One of the most challenging aspects of estate planning for Massachusetts residents is deciding how best to protect heirs from hefty tax bills associated with an inheritance. Certain assets may be best passed on after death while others may provide the maximum benefit to the heir while the individual making the bequest is still alive. For many people, these decisions may not be difficult since the new federal estate tax exemption was raised to $5.34 million per person for this year.
Further, a married couple may share their exemption through a concept known as portability, for a total exemption of $10.68 million. The amount is expected to continue rising over the next 20 years. Most people will not need to consider federal estate tax issues at this level. Other assets that could appreciate significantly may not be subject to estate tax, but they may be subject to capital gains tax.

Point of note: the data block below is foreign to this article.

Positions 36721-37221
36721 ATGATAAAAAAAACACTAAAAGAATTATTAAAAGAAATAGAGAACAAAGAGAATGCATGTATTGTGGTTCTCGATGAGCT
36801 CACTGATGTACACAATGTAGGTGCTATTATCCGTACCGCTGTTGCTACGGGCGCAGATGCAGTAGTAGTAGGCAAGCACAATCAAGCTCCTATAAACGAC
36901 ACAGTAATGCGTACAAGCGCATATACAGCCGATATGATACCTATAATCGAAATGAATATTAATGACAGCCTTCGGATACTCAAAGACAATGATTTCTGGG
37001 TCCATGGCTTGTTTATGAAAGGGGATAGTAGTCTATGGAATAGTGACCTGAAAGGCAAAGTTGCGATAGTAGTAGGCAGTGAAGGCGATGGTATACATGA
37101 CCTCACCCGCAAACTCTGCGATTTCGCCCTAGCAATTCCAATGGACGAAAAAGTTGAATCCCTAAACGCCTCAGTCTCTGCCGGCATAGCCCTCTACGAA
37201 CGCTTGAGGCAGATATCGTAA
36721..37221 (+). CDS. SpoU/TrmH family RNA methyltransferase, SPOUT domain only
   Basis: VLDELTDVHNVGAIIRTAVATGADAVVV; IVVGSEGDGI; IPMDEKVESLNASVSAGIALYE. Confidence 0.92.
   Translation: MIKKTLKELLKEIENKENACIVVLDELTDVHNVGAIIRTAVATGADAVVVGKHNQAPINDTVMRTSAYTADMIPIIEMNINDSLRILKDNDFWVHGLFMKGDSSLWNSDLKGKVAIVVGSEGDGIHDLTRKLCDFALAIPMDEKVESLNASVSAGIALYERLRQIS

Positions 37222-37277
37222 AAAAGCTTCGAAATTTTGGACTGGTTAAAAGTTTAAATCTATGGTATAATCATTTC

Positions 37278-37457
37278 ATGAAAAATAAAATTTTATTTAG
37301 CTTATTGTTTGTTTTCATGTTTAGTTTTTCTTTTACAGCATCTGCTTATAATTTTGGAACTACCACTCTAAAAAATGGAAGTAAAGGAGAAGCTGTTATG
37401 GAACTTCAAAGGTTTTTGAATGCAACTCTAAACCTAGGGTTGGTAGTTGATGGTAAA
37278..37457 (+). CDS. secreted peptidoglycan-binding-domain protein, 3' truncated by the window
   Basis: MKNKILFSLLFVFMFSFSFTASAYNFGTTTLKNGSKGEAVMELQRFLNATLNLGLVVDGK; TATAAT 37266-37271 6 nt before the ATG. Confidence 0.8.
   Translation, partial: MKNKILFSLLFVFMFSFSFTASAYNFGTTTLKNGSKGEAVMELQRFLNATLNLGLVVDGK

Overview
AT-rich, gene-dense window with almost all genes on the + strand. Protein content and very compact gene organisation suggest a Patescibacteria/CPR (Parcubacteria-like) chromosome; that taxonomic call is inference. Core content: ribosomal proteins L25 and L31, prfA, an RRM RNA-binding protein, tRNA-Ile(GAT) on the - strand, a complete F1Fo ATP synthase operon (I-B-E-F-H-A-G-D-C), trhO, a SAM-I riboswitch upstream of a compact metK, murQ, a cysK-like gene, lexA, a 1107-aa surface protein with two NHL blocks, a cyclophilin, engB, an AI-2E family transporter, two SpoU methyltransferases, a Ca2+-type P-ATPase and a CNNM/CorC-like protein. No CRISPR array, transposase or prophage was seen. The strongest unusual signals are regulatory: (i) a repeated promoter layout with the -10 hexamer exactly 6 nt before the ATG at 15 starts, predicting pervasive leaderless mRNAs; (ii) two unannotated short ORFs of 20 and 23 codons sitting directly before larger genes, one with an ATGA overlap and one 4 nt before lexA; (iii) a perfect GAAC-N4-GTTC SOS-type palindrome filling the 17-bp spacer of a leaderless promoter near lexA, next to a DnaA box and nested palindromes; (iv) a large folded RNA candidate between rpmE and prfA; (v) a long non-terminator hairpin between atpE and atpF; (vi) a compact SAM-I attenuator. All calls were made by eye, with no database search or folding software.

Making the determination of when to pass on such an asset and when the heir may elect to sell it for maximum value can be tricky. The tax laws allow an heir to use what is called a "step-up basis" to minimize, if not eliminate, capital gains tax. Otherwise, heirs could pay capital gains taxes of up to 40 percent. The value of the asset when it is inherited also becomes the asset's value for capital gains tax purposes. If it is sold immediately, no tax may be due.
The goals of estate planning may be different for individual Massachusetts residents, but two goals seem to be universal -- the desire to provide for family members and to help heirs avoid taxes on the assets they inherit. The new laws passed by Congress could change the way these tasks are accomplished. For many people, the process may well have become less difficult.
Source: Forbes, Freebasing Your Estate, Deborah L. Jacobs, Feb. 12, 2014